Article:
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By Amira Sayed:

Tightening control over social media use in Egypt and its impact on freedom of expression in general has always been a debatable issue. The debate has been rekindled following the preliminary parliamentary approval of a draft law authorising the monitoring of social media use, with the aim of protecting national security and putting the brakes on false news and cybercrime.

Member of parliament (MP) Bassam Fleifel has submitted a bill to create an "Egyptian Facebook"to regulate the use of the social media. According to the draft law, accounts shall be linked to the National ID. "To create an account, you have to enter your national identification number. This means, each user will be responsible for what he is posting. Also, people less than 18 years old shall not be allowed to join the Egyptian FB," Fleifel said in a press conference.

More importantly, any person who creates a fake account shall be sentenced to no less than one year in jail or shall be fined up to LE 100,000. According to Fleifel, this move will be made in cooperation with the international social networking company, Facebook.

Speaking to The Egyptian Gazette, MP Mohamed Talaat said he supported the bill since it would help curtail the social media chaos. "Of course, social networking websites have many advantages. But they can be used as a tool to destroy the country by spreading rumours. We have many examples of young people who have been brainwashed by terrorist groups through the social media," added Talaat, who is a member of parliament's Communications Committee. Talaat pointed out there was a sharp difference between the words "restrictions" and "regulations".

"The bill regulates the use of the social media without affecting the freedom of speech. Freedom means responsibility. Thus, this bill makes each Facebook user responsible for what he/she is sharing via the social media," Talaat said.

“Some countries, like China,” Talaat continued, “have blocked Facebook. In Egypt, we are not going to block social media sites. We just want to apply some regulations,” he said.

"According to the bill, a committee formed by the National Telecom Regulatory Authority shall be in charge of monitoring and supervising the Egyptian Facebook. This will help curtail cybercrime," he added.

Ahmed Farghali, a professor at the Faculty of Computers and Information Technology, Cairo University, said the bill could not be enforced.  "Maybe, the government will create an Egyptian Facebook. But, of course very few people will use it. It also remains unclear whether the bill will make the Egyptian Facebook a substitute for the popular Facebook, or just an alternative,” Farghali told the Gazette.

Farghali went on to say there was no reason to issue such unrealistic bills. "There are more important issues that should be given priority in parliament. Definitely, the social media should be regulated to maintain national security. But the solution would be to apply certain regulations, not create another website.”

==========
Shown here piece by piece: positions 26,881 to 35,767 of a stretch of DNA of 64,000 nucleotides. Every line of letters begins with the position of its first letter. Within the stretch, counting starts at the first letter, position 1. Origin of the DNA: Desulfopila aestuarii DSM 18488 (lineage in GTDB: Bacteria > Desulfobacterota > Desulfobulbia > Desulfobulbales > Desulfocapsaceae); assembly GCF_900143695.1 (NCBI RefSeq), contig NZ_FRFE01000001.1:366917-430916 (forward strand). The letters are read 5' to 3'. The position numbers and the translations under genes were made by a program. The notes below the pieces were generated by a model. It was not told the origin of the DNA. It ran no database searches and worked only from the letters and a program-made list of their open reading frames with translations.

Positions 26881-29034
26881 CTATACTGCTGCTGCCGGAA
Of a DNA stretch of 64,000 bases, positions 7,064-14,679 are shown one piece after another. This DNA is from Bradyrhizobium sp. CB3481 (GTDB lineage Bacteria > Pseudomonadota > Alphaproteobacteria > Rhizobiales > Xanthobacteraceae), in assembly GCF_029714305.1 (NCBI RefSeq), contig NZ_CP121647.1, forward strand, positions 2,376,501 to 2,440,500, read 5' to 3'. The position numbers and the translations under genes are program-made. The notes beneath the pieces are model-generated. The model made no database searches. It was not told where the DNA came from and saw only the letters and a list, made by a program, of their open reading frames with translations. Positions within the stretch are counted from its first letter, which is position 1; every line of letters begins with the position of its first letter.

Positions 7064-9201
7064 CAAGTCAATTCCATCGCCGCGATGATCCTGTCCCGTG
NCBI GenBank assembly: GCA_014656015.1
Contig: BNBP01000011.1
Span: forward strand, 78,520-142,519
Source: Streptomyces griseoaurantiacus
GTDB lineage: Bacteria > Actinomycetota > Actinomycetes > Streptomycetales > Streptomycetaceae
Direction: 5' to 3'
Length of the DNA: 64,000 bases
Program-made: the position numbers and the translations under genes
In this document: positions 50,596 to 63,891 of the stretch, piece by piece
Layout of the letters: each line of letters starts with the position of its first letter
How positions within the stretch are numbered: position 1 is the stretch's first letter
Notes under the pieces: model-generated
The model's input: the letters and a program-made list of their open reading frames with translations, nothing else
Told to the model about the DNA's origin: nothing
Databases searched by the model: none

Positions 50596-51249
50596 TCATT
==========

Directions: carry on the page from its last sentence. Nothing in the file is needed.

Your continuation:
He added, "Creating a so-called Egyptian Facebook will isolate us from the rest of the world. People in other countries will be using Facebook, while Egyptians will be using their own Facebook! It is hilarious," Farghali said.“If parliament wants to create such a website, it is better not to call it Facebook. They can call it anything but Facebook."

MP Talaat, said, “It is too early to talk about the issue. The bill is still under discussion.  We all agree that the social media must be regulated but we disagree over the method."

CAIRO, June 21, 2018 (MENA) -- A pupil from Sharqiyah was caught on Thursday after publishing part of Thanawya Amma (General Secondary school Certificatel ) pure mathematics exam on social media websites.

In press statements, chief of the general educational sector and Thanwaeya Amma exams Reda Hegazy said that the pupil published part of the exam after 30 minutes of its start.

Egypt has enacted new amendments to a law toughening penalties for cheaters and troublemakers during school exams, especially the Thanawya Amma exams which determine the future of roughly half a million students every year.

Under the new amendments offenders especially those who print, publish, broadcast or promote exam questions and answers by any means could face two to seven year jail terms and a fine of LE 100,000 to 200,000.

LONDON, April 22, 2018 (AP) — Britain's health secretary says the government will introduce new laws targeting online social media companies if they don't do more to protect children.

In a strongly-worded letter to Facebook, Google, Snapchat, Twitter and others, Jeremy Hunt said their failure to prevent young children using social media and exposing children to its "harmful emotional side effects" was "unacceptable and irresponsible."

Hunt said on Sunday he was particularly concerned about the lack of age verification measures, with thousands breaching minimum user age rules.

He gave the companies a week to set out steps they are taking to cut underage use, prevent cyberbullying, and promote limited screen time.

Hunt last year attacked Facebook for releasing a version aimed at children, telling the company to "stay away from my kids."